The following editorial appeared in today's Los Angeles Times: Napster, in the eyes of record companies and most artists a synonym for the biggest larceny in the history of the Internet, is going legit. Rather than enabling its 38 million or so users to steal music, Napster has signed a deal with Bertelsmann, the German owner of the major music label BMG, to begin converting its music-swap connection from a take-what-you-want commune into a paid online subscription service.
The alliance has many barriers between it and profitability. Still, it is a good idea because it aims to find legitimate use for a clever and phenomenally popular technology that risked being litigated out of existence. If the plan works, those who make music will get paid for it and the listening public will have legal access to a new, cheaper source of recorded music.
By signing the deal, Bertelsmann broke ranks with the rest of the music industry, which has been trying to put Napster out of business. The German publishing and music giant sees potential in Napster's ingenious file-sharing technology, which allows millions of users to swap musical collections on each other's computer hard drives. In exchange for a stake in the San Mateo-based Napster, Bertelsmann will pay $50 million and make its huge music catalog available for Napster's use.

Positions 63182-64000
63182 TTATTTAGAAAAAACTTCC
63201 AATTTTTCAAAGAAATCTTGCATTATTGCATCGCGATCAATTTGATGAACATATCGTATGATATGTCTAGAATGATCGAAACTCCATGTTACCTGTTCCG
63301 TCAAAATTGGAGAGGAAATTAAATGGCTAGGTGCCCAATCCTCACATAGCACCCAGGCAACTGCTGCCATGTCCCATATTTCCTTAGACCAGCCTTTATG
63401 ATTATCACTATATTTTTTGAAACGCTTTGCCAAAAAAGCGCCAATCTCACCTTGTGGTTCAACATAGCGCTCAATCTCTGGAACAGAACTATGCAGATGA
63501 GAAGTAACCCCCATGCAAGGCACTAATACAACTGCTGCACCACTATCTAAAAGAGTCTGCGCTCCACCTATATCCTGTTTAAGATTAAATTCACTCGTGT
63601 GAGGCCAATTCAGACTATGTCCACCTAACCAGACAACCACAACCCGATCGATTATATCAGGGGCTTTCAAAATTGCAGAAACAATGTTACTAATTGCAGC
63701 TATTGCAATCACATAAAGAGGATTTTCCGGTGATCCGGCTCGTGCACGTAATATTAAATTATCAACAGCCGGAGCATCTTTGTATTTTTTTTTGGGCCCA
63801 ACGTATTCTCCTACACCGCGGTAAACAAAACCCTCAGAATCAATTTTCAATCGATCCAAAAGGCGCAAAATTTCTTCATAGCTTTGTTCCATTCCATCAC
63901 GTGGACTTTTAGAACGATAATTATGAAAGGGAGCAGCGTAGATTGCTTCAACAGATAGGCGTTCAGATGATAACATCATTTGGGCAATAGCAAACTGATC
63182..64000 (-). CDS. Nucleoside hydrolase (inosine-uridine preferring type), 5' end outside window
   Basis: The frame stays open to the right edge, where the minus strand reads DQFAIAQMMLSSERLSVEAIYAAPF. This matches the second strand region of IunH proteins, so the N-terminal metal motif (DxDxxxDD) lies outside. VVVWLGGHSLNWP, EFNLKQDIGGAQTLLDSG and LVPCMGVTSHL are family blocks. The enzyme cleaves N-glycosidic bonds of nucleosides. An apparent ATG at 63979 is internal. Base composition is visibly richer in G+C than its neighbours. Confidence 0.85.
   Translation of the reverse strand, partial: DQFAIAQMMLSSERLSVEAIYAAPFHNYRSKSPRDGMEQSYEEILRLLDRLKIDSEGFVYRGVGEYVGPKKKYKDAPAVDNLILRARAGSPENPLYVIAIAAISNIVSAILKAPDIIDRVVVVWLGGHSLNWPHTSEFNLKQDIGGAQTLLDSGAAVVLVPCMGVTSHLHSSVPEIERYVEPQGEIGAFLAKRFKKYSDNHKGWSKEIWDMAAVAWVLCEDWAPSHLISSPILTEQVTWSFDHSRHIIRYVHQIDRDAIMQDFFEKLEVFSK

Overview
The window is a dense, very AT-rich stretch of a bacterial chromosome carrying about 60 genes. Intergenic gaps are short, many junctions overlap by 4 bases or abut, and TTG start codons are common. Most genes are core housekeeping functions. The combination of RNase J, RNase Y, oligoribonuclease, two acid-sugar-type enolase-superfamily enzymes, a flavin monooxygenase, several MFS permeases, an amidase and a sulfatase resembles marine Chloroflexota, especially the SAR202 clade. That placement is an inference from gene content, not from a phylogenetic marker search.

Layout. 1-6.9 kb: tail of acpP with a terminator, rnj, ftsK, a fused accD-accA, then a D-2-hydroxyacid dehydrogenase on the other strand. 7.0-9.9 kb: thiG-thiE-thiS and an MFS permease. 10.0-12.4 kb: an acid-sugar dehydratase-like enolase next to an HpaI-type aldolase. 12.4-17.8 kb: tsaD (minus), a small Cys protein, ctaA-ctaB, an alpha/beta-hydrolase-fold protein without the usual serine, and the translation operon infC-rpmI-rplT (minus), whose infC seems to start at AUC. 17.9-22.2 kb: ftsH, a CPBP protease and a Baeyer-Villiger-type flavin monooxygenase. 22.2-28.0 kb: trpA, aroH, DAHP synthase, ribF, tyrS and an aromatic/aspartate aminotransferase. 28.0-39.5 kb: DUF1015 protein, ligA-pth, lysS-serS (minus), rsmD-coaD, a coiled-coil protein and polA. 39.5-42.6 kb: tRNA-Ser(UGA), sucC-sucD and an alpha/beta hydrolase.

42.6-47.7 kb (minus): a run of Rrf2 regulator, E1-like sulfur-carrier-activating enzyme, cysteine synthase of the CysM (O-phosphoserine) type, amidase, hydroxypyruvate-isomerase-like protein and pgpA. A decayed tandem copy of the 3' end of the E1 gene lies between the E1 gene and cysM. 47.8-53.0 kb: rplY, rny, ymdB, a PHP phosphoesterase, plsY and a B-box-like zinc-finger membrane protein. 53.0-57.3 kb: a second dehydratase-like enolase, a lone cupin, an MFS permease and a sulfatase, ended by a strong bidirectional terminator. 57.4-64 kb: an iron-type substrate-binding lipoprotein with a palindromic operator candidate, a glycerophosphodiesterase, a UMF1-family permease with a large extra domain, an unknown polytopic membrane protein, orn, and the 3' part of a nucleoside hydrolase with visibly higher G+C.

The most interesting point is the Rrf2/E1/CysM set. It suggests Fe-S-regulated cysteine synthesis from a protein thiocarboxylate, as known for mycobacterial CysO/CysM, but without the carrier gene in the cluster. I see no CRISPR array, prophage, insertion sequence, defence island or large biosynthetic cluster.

Of course, not all Napster users will be willing to pay for what has been free, unfettered access to a virtually limitless music library. However, the $5 monthly flat fee that Napster's chief executive, Hank Barry, has suggested might be low enough to take the fun out of stealing. Much will depend on whether other big labels, including Sony Music Entertainment, Warner Music, EMI and Universal Music Group, will license their recordings. Without their participation, Napster would be reduced to a distribution outlet for BMG records.
Also unclear is whether Napster will be able to monitor transactions and pay artists and their labels without making access too cumbersome for users. In its litigation with the music industry, Napster maintained that the accounting could not be done without ruining the file-swapping technology.
The deal, difficult though it is, provides a forward-looking solution to an intractable copyright infringement problem that litigation could not staunch. Other music recording companies should not reject it out of hand.
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